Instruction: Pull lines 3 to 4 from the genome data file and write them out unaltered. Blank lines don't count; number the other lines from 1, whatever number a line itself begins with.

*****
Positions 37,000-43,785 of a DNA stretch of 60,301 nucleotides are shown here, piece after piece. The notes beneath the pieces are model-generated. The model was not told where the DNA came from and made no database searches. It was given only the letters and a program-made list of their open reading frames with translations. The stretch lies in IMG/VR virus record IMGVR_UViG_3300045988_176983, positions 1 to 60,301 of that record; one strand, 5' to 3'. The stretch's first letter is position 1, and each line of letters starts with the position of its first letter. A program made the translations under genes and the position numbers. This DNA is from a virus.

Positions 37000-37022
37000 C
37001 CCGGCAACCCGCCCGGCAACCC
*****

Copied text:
37000 C
37001 CCGGCAACCCGCCCGGCAACCC